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Could Budapest become a “startup capital”?

Could Budapest become a “startup capital”?

“Let Budapest be one of Europe’s startup capitals” – this mostly utopian goal is written in a document called Hungary’s Digital Startup Strategy (DSS), which was published at the end of the last year by the government. Mno.hu writes that the quite long professional document has a background: startup strategy is part of the Digital Wellbeing Programme launched a few years ago, which determines the government’s vision of novice digital enterprises until 2020.

Startups usually signify new enterprises based on technical innovation, which aim to compete at the world market from the beginning, because their activity is not limited by national borders. Their greatest advantage is that they are able to export products or services in a way that they are not in need of import.

According to the goals written in the document, a “flourishing startup ecosystem” has to evolve in four years’ time to provide essential institutions – incubator houses, mentor network – and necessary money with the incorporation of private investors, lending institutions, and state and EU resources. They also encourage the formation of an environment, which “doesn’t set back but supports the foundation of startup enterprises”, and “encourages the strengthening of the enterprising spirit at all levels of education”. Moreover, it also supports the development of linguistic, communication and marketing competences.

DSS also records that different ways of cooperation (cluster, co-op etc.) equal a significant competitive backup, so they also want to urge companies to live with these opportunities. However, there aren’t too many actual facts in the strategy that divides development into five pillars: the enterprising spirit, the development of competences, the creation of the culture of cooperation, and the initiation of a supporting business environment and financing resources.

On the other hand, the evaluation of the current situation says a lot. Being a governmental document, it could be interpreted as strong self-criticism. It recalls that we are only in the 63rd place on World Economic Forum’s competitiveness ranking list, which counts as a tailender in EU comparison. This is mainly due to the government’s administrative burdens laid on enterprises and the unfavourable taxation environment. Furthermore – as it can be presumed from the points considering development – there are serious deficiencies in approach: it seems like enterprising tendency and the knowledge of competences necessary for enterprises are very weak on an international scale.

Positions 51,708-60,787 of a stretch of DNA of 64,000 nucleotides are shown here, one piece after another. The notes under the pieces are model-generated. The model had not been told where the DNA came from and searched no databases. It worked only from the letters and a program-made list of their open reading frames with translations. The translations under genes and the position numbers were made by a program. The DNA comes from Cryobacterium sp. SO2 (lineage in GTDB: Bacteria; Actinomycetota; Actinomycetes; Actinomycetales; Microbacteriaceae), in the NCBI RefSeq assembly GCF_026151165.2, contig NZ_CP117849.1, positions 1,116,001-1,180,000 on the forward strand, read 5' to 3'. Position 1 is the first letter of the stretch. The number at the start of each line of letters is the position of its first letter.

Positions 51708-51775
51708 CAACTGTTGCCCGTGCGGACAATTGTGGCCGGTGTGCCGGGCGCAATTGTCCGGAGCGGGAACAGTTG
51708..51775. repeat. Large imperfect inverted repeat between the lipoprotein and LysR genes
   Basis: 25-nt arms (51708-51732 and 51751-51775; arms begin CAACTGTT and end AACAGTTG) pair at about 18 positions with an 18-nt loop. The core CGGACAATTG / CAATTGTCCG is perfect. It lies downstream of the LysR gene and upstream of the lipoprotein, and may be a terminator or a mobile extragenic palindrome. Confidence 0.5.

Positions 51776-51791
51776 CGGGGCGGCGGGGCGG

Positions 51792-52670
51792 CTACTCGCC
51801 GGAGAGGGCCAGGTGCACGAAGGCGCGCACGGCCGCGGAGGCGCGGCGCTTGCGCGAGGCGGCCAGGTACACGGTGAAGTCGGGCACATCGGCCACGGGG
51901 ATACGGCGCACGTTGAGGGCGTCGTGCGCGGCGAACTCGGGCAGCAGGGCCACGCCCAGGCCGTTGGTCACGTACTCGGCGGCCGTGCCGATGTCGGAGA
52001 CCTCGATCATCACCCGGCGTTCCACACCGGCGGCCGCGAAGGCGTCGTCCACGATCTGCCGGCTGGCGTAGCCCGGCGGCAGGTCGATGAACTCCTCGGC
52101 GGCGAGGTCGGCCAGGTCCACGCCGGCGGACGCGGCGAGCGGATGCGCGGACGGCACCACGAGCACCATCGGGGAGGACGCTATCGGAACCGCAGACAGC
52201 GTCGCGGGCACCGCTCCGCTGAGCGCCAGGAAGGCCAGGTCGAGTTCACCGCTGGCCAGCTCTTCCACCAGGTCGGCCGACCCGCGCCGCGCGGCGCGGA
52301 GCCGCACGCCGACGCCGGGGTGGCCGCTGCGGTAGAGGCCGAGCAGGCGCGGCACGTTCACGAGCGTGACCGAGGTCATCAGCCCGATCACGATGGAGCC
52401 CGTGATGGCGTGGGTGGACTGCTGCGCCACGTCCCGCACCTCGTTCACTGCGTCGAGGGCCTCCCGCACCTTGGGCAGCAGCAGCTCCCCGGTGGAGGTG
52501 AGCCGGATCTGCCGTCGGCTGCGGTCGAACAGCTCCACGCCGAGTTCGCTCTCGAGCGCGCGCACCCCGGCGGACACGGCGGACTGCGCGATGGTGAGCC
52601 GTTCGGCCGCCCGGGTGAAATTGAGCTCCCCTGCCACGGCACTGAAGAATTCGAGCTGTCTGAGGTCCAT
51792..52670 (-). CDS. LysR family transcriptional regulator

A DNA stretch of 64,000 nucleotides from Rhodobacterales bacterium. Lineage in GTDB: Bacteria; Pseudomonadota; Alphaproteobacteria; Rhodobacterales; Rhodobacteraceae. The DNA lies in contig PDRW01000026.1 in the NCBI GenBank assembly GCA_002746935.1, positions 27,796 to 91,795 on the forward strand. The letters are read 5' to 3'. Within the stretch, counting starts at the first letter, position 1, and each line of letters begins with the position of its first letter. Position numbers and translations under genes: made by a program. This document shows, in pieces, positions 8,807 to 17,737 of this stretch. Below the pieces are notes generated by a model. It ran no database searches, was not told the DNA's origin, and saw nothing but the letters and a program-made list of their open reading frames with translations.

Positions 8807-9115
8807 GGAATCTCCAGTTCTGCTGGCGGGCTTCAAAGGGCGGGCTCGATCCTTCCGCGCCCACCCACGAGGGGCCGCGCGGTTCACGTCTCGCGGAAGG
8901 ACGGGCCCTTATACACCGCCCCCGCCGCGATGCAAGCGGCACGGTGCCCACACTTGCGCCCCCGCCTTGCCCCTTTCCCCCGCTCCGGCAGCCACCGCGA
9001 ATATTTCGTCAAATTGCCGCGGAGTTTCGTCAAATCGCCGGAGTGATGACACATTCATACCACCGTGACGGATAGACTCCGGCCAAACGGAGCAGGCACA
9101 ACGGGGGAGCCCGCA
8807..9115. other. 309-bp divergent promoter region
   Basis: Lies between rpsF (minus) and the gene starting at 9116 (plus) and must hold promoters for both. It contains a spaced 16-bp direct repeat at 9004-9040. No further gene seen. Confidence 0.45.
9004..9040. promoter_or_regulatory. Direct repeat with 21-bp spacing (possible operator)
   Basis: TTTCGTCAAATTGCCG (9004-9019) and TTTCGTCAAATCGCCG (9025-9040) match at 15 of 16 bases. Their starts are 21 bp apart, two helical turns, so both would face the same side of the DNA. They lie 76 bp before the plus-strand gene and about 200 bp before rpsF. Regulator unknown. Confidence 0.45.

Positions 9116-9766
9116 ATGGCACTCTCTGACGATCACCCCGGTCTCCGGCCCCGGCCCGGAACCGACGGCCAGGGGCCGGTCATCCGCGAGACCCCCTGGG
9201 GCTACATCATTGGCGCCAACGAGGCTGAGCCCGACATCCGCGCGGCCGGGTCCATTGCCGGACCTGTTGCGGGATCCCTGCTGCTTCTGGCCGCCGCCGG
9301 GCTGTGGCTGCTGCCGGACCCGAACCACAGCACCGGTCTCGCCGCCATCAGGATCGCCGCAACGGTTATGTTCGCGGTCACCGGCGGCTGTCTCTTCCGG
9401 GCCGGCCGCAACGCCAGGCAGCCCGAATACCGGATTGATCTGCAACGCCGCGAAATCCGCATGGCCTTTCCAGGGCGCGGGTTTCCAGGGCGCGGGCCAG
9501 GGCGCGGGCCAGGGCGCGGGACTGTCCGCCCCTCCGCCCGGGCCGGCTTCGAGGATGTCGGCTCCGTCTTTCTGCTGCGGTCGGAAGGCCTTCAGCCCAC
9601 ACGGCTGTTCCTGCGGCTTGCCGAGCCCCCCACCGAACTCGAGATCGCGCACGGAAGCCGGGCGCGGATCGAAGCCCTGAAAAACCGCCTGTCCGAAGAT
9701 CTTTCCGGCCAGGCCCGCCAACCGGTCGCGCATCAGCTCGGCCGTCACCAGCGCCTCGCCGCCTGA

“Entrepreneurs won’t be successful just by having a lot of capital. The initiation of a working ecosystem is a cultural matter, and this begins in school” says the study, which concludes that Hungary is only on the regional average level concerning digitalisation.

“It’s good news that startups reach the government’s stimulus-threshold, but all strategies are worth as much as the number of goals that get accomplished” said I.T. professionals, who asked to be mentioned anonymously due to their governmental orders.

It is a consonant observation that the I.T and communication-technical sectors have been signalling for quite a while that there are serious problems with I.T. education, and that youth is not encouraged to start enterprises at home. If the environment and approach would be changed in a few years’ time, we would still have to make up lost ground. For instance, Estonia realised this opportunity 15 years ago and did everything that we started thinking about just now. Not to mention that the I.T. and startup competitions take place on a global market, so being great in the region is not enough.

Copy editor: bm

Source: http://mno.hu/

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